On July 31, 2020, the United States Citizenship and Immigration Services (USCIS) published a final rule with a significant rise in its fee schedule, affecting both individual immigrants and businesses. The new schedule has added new fees, establishing multiple fees for nonimmigrant worker petitions, and limiting the number of beneficiaries for certain forms. Additionally, the new rule removes certain fee exemptions, changes fee waiver requirements, and alters premium processing time limits. The new schedule is to take effect October 2, 2020. The USCIS has announced that it declines to make any changes to the rule following the comments period.
The USCIS has increased its fees by a weighted average of 20%. For the first time, the United States has joined the very few countries in the world that charge asylum applicants; there will now be a $50 fee for asylum applications. Certain forms such as Form I-129, Petition for Immigrant Worker; Form I-600/600A; Form I-765, Application for Employment Authorization; and Form I-912, Request for Fee Waiver are undergoing a change. The USCIS will post the new and revised forms 30 days before the fee change rule is to take effect. During a grace period of 60 days, both the previous and new versions of the same forms will be accepted if the new and current fees are paid along with the applications.
Fee Rise Effect on Businesses
The fees for immigrant worker visa petitions have been hiked. The filing fees for an L visa petition will increase by 75% from $460 to $805. The fee for the H-1B visa petition will rise by 21%, from $460 to $555. Further, the USCIS will impose much higher fees on employers who have more than 50 employees, and more than 50% of whose workforce is in H-1B and L-1 visa status.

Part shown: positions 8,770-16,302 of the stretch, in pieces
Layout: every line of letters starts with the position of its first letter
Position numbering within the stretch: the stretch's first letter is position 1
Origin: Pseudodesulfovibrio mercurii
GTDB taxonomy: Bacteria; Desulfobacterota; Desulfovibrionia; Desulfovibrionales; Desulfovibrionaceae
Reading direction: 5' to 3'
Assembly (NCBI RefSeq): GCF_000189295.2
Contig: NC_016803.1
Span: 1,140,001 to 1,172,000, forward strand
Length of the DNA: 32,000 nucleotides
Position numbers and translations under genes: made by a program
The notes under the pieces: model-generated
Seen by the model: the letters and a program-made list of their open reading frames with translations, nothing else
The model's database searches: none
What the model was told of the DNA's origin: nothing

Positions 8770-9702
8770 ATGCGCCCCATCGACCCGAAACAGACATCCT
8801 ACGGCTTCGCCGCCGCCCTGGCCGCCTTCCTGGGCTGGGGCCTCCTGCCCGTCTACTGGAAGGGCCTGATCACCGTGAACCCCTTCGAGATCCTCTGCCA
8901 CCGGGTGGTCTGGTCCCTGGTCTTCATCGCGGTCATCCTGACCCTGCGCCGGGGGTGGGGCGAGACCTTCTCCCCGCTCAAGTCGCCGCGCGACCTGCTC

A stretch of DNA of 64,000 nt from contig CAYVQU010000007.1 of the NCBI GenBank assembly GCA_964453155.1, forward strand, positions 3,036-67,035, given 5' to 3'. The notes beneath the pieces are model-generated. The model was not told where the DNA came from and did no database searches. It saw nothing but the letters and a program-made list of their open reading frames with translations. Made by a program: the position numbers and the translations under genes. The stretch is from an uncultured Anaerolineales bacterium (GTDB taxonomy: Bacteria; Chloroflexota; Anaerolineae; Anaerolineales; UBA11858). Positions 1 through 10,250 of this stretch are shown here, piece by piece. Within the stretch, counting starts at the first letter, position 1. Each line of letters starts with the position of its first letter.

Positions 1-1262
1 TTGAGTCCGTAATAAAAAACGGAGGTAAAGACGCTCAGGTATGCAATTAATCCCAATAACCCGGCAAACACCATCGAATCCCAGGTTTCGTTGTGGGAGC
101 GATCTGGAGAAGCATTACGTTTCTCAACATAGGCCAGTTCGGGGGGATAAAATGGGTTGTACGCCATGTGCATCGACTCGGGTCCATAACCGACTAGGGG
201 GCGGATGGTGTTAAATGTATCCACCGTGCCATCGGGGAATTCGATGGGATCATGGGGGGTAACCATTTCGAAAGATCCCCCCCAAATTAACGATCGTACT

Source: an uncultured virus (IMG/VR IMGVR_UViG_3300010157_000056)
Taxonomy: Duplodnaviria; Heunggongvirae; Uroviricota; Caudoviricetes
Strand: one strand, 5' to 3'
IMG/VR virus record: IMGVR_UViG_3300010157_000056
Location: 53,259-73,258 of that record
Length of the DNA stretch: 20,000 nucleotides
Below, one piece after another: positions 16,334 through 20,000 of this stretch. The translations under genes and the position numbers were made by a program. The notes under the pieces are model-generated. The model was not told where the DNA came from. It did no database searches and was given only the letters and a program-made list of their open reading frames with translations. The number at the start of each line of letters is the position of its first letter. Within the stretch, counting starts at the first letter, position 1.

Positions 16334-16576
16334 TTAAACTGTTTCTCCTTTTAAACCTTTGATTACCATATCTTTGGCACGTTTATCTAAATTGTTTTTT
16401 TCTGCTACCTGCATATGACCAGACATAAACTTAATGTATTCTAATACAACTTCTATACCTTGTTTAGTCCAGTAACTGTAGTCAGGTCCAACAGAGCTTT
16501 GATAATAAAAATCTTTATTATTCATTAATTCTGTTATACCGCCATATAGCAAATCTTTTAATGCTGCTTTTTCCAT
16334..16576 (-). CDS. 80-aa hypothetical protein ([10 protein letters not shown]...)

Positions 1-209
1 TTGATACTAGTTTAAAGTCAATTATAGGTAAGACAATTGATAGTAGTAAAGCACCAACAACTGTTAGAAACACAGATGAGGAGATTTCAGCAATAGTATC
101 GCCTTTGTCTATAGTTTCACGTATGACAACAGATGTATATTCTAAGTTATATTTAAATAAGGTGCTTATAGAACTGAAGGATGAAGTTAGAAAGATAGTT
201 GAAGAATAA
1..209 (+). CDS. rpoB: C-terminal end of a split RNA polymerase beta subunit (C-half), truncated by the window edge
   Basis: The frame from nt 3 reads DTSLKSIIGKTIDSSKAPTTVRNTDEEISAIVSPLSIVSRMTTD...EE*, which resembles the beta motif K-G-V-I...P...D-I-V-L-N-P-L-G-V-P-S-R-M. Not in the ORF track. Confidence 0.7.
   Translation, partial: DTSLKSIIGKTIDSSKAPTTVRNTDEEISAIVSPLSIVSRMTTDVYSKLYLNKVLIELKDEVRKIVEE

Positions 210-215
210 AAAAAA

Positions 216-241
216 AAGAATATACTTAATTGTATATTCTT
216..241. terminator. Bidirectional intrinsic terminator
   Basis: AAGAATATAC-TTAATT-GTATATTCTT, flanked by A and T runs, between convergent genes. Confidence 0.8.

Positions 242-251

The USCIS has reinterpreted the law that imposes an additional fee of $4,000 on initial H-1B petitions and $4,500 on initial L-1 petitions as is the current practice. However, the USCIS will impose this additional fee every time the employee’s status is extended.
Several other high skilled visa petitions such as the O visa (extraordinary ability/achievement) will rise by 53%, from $460 to $705. Similarly, fees will increase for petitions for the TN (NAFTA professionals), E (treaty traders and investors), P (athletes/entertainers), Q (cultural exchange), and R (religious workers) categories, as well as for H-3 visas for training. Form I-129, which is currently used by multiple work visa categories, will be changed and re-named for specific categories.
Though the fee for premium processing is the same, the USCIS will now process the case within 15 business days instead of the current 15 calendar days. Employers, after having paid $1,440, will have to wait for four additional days to get their applications adjudicated.
Other Fees Increase
Applications for Employment Authorization have increased by 34% from $410 to $550. The highest fee hike is for the application to become a U.S. citizen, rising by more than 80% from $640 to $1160. However, aspiring U.S. citizen applicants will not have to pay the $85 biometric fee.